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Adrian Brown

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Pioneering Midhurst service transforms end of life care

Adrian Brown with Macmillan Clinical Nurse Specialist, 
Jo Clark
Adrian Brown with Macmillan Clinical Nurse Specialist, Jo Clark
Written by - Bert and Dot Brown from Midhurst, West Sussex. 2010

"We lost our son Adrian just after Christmas, following a nine year battle with cancer.
He returned to England in 2001, having lived and worked in Canada for many years. He was a builder by trade, but called himself a 'chippy with a chainsaw' over there because all their houses are wooden.
Shortly after Adrian returned he was diagnosed with bowel cancer. He had treatments and surgery over the years but about two years ago, the doctors found that the cancer had spread, first to one lung and then to the other. Fortunately, it was a slow growing form of lung cancer, so he had another year and a half with his family. Adrian's son moved to England to live with his dad and us six years ago. He's followed his dad into the building trade.

Adrian was always very active. He continued working until about a year ago and he loved outdoor sports. He was a very keen motorcyclist a member of Bognor Motorcycle Trials Club and enjoyed golf, too. When he could no longer ride his bike he returned to a childhood hobby, fishing, and was still catching some big carp until about six weeks before he died.
We heard about the Midhurst Macmillan Specialist Palliative Care Service from a friend of ours, who's a nurse. We asked our GP about it and they put us in touch about 18 months ago.
The service is based at Midhurst Community Hospital and at first Adrian was able to drive there for his daily checks. It was only in the last three months that the drive became too much for him and the team started visiting at home.
Peter Hargreaves, who is the team's Palliative Medicine Consultant, was second to none. He and the team always seemed to be able to find a solution to any issue that cropped up.
Adrian had a pump fitted, which fed painkilling drugs directly into the base of his spine. The nurses visited every day to change the dressing around the pump insertion site and generally check on him. If anything cropped up, they could administer the appropriate treatment, including injections or drips.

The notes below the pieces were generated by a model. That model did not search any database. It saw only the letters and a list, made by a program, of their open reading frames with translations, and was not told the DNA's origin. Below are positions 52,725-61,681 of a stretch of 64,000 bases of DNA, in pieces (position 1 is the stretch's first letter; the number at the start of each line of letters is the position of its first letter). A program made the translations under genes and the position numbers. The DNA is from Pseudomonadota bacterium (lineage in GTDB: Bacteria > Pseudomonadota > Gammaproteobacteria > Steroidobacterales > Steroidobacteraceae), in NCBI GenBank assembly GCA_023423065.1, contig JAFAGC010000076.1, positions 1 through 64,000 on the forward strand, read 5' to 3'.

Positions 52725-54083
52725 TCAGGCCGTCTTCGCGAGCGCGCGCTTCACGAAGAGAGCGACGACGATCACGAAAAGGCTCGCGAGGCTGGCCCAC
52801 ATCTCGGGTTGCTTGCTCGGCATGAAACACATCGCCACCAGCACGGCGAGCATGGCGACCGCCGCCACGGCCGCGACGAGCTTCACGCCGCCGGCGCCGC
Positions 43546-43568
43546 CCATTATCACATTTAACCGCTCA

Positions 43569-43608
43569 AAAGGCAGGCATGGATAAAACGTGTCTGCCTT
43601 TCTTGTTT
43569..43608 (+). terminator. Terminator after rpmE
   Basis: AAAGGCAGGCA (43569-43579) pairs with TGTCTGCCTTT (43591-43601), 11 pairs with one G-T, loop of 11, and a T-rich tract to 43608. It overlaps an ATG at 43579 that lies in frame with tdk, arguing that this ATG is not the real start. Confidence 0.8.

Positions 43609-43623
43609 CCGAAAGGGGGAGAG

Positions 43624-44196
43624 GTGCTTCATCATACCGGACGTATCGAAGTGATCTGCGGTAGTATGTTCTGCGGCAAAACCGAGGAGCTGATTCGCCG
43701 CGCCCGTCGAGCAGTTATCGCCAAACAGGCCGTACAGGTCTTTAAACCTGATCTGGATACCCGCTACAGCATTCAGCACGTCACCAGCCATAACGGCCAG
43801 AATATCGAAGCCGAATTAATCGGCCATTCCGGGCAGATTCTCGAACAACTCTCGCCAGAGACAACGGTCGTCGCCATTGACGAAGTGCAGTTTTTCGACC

It was so much better than having to go into hospital or a hospice. He could be with us, a part of the family, right to the end. When he took a final turn for the worse, a nurse stayed with Adrian and us all day.
We are so grateful to the Midhurst Macmillan Service. Adrian loved them and we would never have coped without them.
Everyone who knew Adrian knew how much the Service meant to him and we were proud recently to hand over a donation, given by Adrian's many friends and family, as our way of saying thank you for all the support he received."

Adrians mum, Dot Brown, died, aged 87 years, from Cancer 2nd January 2018, 8 years to the day of Adrians death.


Care for people with terminal illnesses has been transformed in parts of West Sussex, Hampshire and Surrey, thanks to a pioneering service based in Midhurst.
Thought to be the first of its kind in the UK, the Midhurst Macmillan Specialist Palliative Care Service helps people like Adrian Brown from West Sussex to be treated and die - in the place they choose. This is most often at home, but could be a nursing home, residential home or community hospital, rather than a general hospital.
Thanks to the service, the number of terminally ill patients who were able to fulfil their wish to die at home rose from 36% in March 2006 to 76% in December 2009. The national average is just under 20%.
The service is available to patients within a 25-mile radius of Midhurst, covering parts of West Sussex, Hampshire and Surrey.
It is delivered by a multi-disciplinary team of almost 100 staff and volunteers, led by Peter Hargreaves, Macmillan Consultant in Palliative Medicine.
Peter said - Over the last three years, we have changed the face of palliative care locally - from a typical hospital inpatient unit to a 'virtual' hospice caring for patients in community settings. During that period we have helped hundreds of patients and their families.
Patients can be referred to us with any life-limiting disease, not just cancer, and at any stage of their illness. We offer a spectrum of care, from active intervention in the early stages after diagnosis through to end-of-life care. Our service includes non-medical assistance such as counselling, complementary therapy and even advice on benefits.
In addition to enabling more patients to be cared for and die in their preferred location, we have delivered cost savings to the local NHS of around £600,000 per year. This is achieved by reducing the number of admissions to hospital for palliative care procedures. The key to our success is the role played by a patient and carer group whose members' experiences of palliative care enabled us to develop a totally new model of care that really works for patients and carers.
The Midhurst Macmillan Service has received national recognition, achieving a place in the final of the NHS Live award category of the prestigious Health and Social Care Awards 2009.The NHS Institute for Innovation and Improvement makes this award to submissions that have real potential to be adopted elsewhere in the NHS.

For further information about the Midhurst Macmillan Service, call 01730 811121.
Text content last updated Feb 2010
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